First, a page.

Engine was rebuilt soon after purchase due to compression loss in one cylinder (it would have cost almost the same amount of money to tear into the motor to find out exactly what went wrong).
Charcoal canister which collects evaporated gas from the gas tank imploded, and released tiny carbon particles into the carburetor (90,000 miles).
Carburetor was rebuilt at 90,000 miles.
AC leaks some fluid, but with the low cost of replacement fluid (non-freon type) it is not a major problem.
Gas tank had rust holes. Was repaired with JB Weld. I recommend a new tank for safety reasons, though.
Alternator was replaced at 100,000 miles.
Starter was replaced at 120,000 miles.
Lower ball joints, shocks, worn steering parts were replaced at 125,000 miles.
Exhaust system (catalytic converter and muffler) were replaced at 125,000 miles.
Engine rebuilding was something I was not prepared for, but with a new engine the car is much more reliable than other examples, I think.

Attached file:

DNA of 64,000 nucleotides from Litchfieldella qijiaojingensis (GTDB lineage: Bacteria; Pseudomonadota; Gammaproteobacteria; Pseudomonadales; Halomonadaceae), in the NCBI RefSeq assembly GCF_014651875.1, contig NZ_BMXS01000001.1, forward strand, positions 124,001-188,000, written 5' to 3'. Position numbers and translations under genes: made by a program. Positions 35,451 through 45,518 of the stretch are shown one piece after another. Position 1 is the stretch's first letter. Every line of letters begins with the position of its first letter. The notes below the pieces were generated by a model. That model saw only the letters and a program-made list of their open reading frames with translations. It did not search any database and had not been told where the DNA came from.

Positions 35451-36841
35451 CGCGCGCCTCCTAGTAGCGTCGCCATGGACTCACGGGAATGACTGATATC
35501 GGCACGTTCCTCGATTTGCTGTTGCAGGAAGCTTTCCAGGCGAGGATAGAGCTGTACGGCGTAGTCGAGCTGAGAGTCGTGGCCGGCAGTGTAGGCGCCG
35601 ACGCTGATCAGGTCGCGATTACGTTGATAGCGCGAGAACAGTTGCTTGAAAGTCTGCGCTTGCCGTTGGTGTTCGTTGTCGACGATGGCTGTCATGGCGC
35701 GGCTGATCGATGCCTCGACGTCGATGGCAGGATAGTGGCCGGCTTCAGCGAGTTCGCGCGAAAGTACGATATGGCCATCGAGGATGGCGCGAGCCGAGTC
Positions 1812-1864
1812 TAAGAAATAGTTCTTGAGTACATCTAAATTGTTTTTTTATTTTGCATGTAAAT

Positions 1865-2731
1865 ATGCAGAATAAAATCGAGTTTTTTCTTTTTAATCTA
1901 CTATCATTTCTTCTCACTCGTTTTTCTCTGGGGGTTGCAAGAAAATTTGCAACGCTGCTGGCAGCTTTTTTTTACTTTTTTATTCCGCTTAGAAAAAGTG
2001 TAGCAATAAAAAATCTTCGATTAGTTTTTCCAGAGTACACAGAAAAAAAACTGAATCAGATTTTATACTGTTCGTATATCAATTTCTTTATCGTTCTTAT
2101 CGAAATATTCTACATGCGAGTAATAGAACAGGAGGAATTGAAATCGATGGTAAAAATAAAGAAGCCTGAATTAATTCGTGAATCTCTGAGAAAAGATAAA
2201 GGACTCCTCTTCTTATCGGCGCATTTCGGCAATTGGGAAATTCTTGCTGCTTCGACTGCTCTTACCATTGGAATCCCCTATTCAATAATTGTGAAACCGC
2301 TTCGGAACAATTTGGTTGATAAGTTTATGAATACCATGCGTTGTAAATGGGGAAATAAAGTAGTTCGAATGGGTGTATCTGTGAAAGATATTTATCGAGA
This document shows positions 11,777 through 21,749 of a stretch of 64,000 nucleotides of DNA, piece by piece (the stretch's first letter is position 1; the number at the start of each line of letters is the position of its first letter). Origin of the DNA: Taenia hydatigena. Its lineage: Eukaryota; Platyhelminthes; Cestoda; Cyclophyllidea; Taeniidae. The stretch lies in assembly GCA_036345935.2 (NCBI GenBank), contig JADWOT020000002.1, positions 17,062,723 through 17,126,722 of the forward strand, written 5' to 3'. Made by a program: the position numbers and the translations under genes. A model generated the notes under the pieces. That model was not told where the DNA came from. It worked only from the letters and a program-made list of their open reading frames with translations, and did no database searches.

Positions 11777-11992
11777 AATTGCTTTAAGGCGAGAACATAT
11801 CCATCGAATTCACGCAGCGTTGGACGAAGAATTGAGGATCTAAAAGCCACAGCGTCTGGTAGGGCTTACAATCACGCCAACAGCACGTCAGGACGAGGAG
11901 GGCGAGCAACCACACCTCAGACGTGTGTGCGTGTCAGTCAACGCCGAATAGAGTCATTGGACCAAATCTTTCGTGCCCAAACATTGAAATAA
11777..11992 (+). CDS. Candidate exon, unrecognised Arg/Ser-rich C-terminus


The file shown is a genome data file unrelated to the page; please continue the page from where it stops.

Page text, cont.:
Gas mileage is not good (15 mpg on highway), but I've heard of much worse cases. Correct carburetor adjustment should improve gas mileage. Before I rebuilt the carburetor myself, the car got almost 20 mpg on highway.
A 6-ft-tall adult can lie down across the front seat if he doesn't mind putting his feet up in the corner between the dashboard and the door. I can comfortably sleep in the car.
The car is reliable and I took many road trips when gas was less than 80 cents a gallon.
Original stereo works well. Speakers are not too bad either.
It's an old car, so of course there are problems, but parts labor are cheap. It is so much easier to work on than most newer cars. Considering the lack of depreciation over time, you can spend $1000 a year on repairs (I never have), and still come out ahead.
I would recommend any GM full-size car from the same era. You can find a reliable car for $1000. If you get one made before '76 or '77, your car may be exempt from emissions test. Basic designs are very similar to mine, I think. A typical example is equipped with a V8 engine between 300 and 400 cubic inches and a very common and reliable 3-speed transmission called TH350 or TH400. You can easily find a $100 used TH350 transmission in a junk yard, if you ever need one. Pick a car that's been well-maintained to avoid spending money on repairs after you get it. Since I don't have to drive long distances anymore, I intend to keep this car for a few more years despite the high gas prices.